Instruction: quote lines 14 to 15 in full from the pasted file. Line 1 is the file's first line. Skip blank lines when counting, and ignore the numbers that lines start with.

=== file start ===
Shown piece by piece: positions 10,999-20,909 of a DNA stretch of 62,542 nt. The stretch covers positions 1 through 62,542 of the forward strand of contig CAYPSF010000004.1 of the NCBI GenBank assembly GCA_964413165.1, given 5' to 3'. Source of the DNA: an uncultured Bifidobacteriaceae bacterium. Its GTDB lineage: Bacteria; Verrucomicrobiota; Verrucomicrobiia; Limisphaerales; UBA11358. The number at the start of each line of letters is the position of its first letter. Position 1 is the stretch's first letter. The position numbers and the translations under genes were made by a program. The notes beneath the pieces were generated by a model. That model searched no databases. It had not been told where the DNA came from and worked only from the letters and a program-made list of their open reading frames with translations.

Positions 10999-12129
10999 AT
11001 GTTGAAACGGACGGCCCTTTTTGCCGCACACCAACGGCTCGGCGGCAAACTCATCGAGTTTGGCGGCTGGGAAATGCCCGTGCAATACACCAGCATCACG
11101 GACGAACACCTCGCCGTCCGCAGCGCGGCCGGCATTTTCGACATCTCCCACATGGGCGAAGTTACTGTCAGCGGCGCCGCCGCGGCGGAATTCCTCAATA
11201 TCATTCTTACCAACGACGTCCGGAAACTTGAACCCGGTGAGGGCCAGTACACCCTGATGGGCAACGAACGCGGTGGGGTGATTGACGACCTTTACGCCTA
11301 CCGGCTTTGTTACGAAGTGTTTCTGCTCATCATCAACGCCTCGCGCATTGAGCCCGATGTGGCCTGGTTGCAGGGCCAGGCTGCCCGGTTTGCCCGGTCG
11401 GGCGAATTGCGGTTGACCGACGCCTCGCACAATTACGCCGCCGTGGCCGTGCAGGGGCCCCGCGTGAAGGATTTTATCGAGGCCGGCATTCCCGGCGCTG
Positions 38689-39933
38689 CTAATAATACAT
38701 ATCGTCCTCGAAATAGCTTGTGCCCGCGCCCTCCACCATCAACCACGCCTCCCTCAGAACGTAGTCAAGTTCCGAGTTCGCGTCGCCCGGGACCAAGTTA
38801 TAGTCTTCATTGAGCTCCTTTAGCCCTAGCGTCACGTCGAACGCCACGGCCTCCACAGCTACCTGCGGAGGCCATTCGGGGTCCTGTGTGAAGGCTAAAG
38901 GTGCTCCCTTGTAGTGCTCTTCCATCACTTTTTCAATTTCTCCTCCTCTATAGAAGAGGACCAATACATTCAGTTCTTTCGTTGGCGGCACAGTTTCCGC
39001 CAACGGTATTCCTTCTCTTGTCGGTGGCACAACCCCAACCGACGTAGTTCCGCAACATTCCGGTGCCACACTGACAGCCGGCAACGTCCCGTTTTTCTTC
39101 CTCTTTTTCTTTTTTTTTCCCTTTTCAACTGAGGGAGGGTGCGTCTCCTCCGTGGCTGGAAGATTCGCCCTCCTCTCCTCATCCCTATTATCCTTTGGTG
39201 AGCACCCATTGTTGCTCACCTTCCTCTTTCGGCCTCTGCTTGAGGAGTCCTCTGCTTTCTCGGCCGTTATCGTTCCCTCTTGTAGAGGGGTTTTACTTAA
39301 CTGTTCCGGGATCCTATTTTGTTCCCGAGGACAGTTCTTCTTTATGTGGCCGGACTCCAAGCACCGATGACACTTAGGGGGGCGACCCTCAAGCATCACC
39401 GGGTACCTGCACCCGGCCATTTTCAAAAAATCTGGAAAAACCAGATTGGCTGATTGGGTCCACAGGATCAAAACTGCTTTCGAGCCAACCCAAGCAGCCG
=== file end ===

39001 CAACGGTATTCCTTCTCTTGTCGGTGGCACAACCCCAACCGACGTAGTTCCGCAACATTCCGGTGCCACACTGACAGCCGGCAACGTCCCGTTTTTCTTC
39101 CTCTTTTTCTTTTTTTTTCCCTTTTCAACTGAGGGAGGGTGCGTCTCCTCCGTGGCTGGAAGATTCGCCCTCCTCTCCTCATCCCTATTATCCTTTGGTG